McKeen Car on Parade. The NSRM's restored V&T Motor Car #22 makes one of several runs around the museum's loop track during the morning "Parade of Trains" on July 4th weekend in 2017.
In an effort to cut costs and reduce the need for steam-powered passenger trains, the Virginia & Truckee purchased a 70 foot long McKeen Motor Car in 1910. Looking more like an antique boat than a railcar, and powered by a 200 hp gasoline-burning engine, this machine could carry 54 passengers as well as some baggage. Although it was originally envisioned for use on the Virginia City line, one trip up the hill proved that she was unsuitable for the tight curves and close clearances on that branch. Word has it that her heavy steel body whacked the Gold Hill Depot building and did some damage...to the building, that is. The McKeen was pressed into service on the on the 15-mile Minden Branch, where she then served for many years.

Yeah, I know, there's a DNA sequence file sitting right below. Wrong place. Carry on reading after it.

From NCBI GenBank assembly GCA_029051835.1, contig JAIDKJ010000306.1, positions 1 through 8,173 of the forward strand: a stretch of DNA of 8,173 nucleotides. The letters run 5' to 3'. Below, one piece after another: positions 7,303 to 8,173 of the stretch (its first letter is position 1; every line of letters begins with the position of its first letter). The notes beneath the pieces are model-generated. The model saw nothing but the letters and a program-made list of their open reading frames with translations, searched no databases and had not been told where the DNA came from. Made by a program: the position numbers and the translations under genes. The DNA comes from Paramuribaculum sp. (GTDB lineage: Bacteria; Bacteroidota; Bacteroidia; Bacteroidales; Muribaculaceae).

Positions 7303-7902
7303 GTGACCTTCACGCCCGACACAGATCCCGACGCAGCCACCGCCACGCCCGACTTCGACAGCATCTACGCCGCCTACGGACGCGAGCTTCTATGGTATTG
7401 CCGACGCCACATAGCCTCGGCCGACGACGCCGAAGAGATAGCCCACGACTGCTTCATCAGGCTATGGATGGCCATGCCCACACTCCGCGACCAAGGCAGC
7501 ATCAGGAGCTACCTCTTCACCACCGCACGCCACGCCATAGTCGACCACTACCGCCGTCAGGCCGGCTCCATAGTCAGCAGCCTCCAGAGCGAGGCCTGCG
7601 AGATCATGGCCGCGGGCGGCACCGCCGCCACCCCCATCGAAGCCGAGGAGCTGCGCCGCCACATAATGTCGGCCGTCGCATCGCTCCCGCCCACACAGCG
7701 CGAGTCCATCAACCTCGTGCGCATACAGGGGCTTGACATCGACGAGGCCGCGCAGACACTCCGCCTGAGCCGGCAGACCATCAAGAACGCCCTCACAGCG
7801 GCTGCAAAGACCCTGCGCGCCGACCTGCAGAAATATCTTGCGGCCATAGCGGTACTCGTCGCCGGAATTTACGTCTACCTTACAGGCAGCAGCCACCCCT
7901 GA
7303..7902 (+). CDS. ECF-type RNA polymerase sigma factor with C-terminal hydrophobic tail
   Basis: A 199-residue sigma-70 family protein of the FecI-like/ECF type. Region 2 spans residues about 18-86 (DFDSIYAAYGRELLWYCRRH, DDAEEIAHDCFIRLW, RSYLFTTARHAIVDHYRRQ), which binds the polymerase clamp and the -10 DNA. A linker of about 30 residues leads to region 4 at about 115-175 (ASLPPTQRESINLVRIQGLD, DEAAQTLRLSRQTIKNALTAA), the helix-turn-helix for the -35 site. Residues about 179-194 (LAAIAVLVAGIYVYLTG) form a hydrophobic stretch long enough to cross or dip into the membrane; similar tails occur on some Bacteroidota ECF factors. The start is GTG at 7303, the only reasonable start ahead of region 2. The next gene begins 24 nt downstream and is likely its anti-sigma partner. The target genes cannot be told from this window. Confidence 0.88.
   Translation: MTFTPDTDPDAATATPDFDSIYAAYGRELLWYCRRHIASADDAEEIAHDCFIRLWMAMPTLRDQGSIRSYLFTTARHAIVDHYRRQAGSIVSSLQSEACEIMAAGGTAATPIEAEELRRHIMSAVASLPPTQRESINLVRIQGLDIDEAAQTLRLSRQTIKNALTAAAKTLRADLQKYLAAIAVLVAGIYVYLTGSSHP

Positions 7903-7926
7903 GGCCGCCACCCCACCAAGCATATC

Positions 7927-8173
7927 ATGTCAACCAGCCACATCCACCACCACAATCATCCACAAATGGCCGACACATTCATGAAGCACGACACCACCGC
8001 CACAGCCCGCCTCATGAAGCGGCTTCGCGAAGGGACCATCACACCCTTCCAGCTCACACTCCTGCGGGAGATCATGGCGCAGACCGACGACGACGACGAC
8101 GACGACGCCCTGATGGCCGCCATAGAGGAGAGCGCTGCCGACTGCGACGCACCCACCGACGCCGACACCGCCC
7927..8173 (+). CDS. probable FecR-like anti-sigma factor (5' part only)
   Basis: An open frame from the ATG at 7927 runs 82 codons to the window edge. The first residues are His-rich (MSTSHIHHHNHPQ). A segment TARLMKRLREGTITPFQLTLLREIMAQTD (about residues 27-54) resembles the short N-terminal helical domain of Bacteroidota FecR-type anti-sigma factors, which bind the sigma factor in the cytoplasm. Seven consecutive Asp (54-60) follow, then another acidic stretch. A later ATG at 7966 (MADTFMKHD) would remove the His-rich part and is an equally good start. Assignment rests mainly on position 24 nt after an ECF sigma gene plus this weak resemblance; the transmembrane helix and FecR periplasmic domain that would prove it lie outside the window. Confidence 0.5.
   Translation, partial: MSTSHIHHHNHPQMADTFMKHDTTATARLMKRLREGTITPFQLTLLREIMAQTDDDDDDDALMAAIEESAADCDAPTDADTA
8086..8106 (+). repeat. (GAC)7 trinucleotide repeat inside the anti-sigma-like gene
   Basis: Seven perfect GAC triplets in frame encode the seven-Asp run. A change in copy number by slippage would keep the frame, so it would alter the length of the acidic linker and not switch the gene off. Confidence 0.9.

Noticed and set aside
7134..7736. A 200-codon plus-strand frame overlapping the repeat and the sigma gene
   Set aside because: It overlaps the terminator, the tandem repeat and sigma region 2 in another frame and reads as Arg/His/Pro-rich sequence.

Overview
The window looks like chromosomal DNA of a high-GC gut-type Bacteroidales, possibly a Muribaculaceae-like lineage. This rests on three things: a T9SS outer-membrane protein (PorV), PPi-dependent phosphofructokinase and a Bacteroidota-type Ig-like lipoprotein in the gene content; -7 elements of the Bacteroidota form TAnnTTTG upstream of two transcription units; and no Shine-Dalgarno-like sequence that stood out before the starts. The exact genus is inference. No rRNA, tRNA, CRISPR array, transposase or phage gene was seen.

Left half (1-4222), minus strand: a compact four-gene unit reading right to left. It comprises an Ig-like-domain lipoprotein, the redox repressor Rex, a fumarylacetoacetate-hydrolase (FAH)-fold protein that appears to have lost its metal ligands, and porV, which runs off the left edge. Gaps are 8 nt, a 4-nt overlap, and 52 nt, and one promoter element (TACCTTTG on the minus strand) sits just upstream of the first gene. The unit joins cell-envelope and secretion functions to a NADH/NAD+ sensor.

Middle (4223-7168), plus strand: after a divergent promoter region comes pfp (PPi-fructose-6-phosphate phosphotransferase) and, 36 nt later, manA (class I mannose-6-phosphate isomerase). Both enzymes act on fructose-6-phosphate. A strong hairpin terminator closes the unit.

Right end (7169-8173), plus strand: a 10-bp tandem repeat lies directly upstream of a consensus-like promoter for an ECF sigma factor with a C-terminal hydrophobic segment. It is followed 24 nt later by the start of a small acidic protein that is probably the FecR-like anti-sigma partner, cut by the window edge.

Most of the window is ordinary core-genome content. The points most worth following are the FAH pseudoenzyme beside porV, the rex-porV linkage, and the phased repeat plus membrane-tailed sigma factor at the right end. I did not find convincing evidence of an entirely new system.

When passenger service declined in the 1930s, she was rebuilt as a Railway Post Office and ran daily service from Reno all the way to Minden. She was finally retired in 1945 and the body was sold off to become a diner for many years in Carson City. It later saw service as the front office of a plumbing supply house. It was donated to the Nevada State Railroad Museum in 1996 and later underwent a complete restoration.
Today, Car 22 occupies a stall in the museum annex and is operated several times a year. Only the body is original. The trucks and much of the interior are reproductions. Power is supplied by a caterpillar diesel, portions of which can be seen through the open door to the motorman's compartment. Power is applied to one set of wheels only and instead of being chain driven, she is now driven hydraulically. Although she can operate in reverse, sustained operations are and always have been conducted with the pointy end forward.